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Breast Cancer Res. 2019 Feb 13;21(1):24. doi: 10.1186/s13058-019-1110-7.

Airborne metals and polycyclic aromatic hydrocarbons in relation to mammographic breast density.

Author information

1
Epidemiology Branch, National Institute of Environmental Health Sciences, NIH, Research Triangle Park, NC, 27709-2233, USA. alexandra.white@nih.gov.
2
Biostatistics and Computational Biology Branch, National Institute of Environmental Health Sciences, NIH, Research Triangle Park, NC, USA.
3
Kaiser Permanente Washington Health Research Institute, Seattle, WA, USA.
4
Epidemiology Branch, National Institute of Environmental Health Sciences, NIH, Research Triangle Park, NC, 27709-2233, USA.
5
Departments of Surgery and Radiology, University of Vermont, Burlington, VT, USA.

Abstract

BACKGROUND:

Breast density is strongly related to breast cancer. Identifying associations between environmental exposures and density may elucidate relationships with breast cancer. Metals and polycyclic aromatic hydrocarbons (PAHs) may influence breast density via oxidative stress or endocrine disruption.

METHODS:

Study participants (n = 222,581) underwent a screening mammogram in 2011 at a radiology facility in the Breast Cancer Surveillance Consortium. Zip code residential levels of airborne PAHs and metals (arsenic, cadmium, chromium, cobalt, lead, manganese, mercury, nickel, and selenium) were assessed using the 2011 EPA National Air Toxics Assessment. Breast density was measured using the Breast Imaging-Reporting and Data System (BI-RADS) lexicon. Logistic regression was used to estimate adjusted odds ratios (ORs) and 95% confidence intervals (CI) for the individual air toxics and dense breasts (BI-RADS 3 or 4). Weighted quantile sum (WQS) regression was used to model the association between the air toxic mixture and density.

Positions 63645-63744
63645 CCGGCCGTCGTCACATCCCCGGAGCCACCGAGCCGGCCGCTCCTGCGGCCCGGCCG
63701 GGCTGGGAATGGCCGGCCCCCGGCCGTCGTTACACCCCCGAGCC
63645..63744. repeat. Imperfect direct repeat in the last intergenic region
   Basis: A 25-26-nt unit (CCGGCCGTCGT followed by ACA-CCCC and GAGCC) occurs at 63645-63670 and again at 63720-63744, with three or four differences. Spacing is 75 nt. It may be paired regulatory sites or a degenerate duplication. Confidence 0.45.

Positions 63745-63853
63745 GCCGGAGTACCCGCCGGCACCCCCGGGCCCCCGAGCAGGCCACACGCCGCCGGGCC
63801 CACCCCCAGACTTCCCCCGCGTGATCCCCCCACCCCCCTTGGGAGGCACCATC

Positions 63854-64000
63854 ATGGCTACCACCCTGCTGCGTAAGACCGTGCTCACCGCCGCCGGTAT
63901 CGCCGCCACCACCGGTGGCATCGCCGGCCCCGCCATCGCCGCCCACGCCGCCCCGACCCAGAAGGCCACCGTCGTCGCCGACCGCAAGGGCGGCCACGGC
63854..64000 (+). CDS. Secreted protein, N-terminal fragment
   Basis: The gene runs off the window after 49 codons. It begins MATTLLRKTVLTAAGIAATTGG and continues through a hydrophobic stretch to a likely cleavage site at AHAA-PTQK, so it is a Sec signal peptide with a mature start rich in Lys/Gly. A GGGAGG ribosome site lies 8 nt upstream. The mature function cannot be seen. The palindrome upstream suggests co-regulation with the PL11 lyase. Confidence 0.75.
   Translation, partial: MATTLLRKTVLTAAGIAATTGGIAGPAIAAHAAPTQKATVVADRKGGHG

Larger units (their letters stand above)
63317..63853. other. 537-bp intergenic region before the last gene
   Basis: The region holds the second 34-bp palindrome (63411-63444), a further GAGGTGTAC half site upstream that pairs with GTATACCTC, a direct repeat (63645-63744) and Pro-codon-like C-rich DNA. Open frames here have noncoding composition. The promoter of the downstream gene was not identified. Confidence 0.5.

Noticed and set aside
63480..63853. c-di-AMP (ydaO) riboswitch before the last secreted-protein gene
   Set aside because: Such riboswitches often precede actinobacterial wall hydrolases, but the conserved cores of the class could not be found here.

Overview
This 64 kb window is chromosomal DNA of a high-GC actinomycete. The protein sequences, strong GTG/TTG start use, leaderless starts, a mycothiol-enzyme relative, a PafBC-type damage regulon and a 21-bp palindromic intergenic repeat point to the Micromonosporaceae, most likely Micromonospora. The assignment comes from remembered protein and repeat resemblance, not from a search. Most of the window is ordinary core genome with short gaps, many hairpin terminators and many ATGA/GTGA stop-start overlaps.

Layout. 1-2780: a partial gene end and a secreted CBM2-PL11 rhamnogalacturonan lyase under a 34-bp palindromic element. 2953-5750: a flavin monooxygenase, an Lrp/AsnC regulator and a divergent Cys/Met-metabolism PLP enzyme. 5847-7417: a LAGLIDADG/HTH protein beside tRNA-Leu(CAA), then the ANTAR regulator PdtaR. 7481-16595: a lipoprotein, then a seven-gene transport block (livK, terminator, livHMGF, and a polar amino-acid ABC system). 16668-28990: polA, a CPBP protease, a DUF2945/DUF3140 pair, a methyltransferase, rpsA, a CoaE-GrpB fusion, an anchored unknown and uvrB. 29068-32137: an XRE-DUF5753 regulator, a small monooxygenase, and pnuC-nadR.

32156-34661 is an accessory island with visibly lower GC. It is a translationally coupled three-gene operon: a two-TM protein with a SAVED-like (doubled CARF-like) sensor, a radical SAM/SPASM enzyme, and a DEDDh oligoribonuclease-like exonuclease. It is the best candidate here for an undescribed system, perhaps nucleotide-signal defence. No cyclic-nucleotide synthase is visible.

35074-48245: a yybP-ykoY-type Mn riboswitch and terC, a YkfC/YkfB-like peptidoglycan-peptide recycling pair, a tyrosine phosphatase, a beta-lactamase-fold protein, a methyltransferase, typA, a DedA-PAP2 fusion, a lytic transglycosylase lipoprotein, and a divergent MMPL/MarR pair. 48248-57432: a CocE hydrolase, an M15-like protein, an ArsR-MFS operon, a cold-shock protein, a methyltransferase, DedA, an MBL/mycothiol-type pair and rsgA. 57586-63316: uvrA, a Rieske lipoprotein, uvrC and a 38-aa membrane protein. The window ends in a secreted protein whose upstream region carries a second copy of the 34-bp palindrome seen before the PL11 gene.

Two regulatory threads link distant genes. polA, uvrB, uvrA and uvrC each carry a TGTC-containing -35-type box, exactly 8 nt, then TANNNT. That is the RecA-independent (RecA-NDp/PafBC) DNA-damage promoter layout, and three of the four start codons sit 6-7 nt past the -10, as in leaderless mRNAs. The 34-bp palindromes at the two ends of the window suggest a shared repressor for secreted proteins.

RESULTS:

Higher residential levels of arsenic, cobalt, lead, manganese, nickel, or PAHs were individually associated with breast density. Comparing the highest to the lowest quartile, higher odds of having dense breasts were observed for cobalt (OR = 1.60, 95% CI 1.56-1.64) and lead (OR = 1.56, 95% CI 1.52-1.64). Associations were stronger for premenopausal women. The WQS index was associated with density overall (OR = 1.22, 95% CI 1.20-1.24); the most heavily weighted air toxics were lead and cobalt.

CONCLUSIONS:

In this first study to evaluate the association between air toxics and breast density, women living in areas with higher concentrations of lead and cobalt were more likely to have dense breasts.

KEYWORDS:

Air pollution; BCSC; Breast cancer; Breast density; Metals; Polycyclic aromatic hydrocarbons

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